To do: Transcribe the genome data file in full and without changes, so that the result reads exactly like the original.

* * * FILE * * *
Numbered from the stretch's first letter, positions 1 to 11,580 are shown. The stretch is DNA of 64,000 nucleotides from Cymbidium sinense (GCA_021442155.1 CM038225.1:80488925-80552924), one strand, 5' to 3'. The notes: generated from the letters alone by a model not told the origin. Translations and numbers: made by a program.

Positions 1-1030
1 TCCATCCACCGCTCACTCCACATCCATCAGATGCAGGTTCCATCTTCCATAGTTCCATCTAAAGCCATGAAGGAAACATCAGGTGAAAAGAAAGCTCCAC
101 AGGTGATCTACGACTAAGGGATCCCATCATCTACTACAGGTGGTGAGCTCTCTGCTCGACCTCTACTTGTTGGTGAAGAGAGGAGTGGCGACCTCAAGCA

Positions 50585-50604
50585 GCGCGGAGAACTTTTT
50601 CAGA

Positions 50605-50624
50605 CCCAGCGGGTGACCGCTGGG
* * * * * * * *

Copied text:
Numbered from the stretch's first letter, positions 1 to 11,580 are shown. The stretch is DNA of 64,000 nucleotides from Cymbidium sinense (GCA_021442155.1 CM038225.1:80488925-80552924), one strand, 5' to 3'. The notes: generated from the letters alone by a model not told the origin. Translations and numbers: made by a program.

Positions 1-1030
1 TCCATCCACCGCTCACTCCACATCCATCAGATGCAGGTTCCATCTTCCATAGTTCCATCTAAAGCCATGAAGGAAACATCAGGTGAAAAGAAAGCTCCAC
101 AGGTGATCTACGACTAAGGGATCCCATCATCTACTACAGGTGGTGAGCTCTCTGCTCGACCTCTACTTGTTGGTGAAGAGAGGAGTGGCGACCTCAAGCA

Positions 50585-50604
50585 GCGCGGAGAACTTTTT
50601 CAGA

Positions 50605-50624
50605 CCCAGCGGGTGACCGCTGGG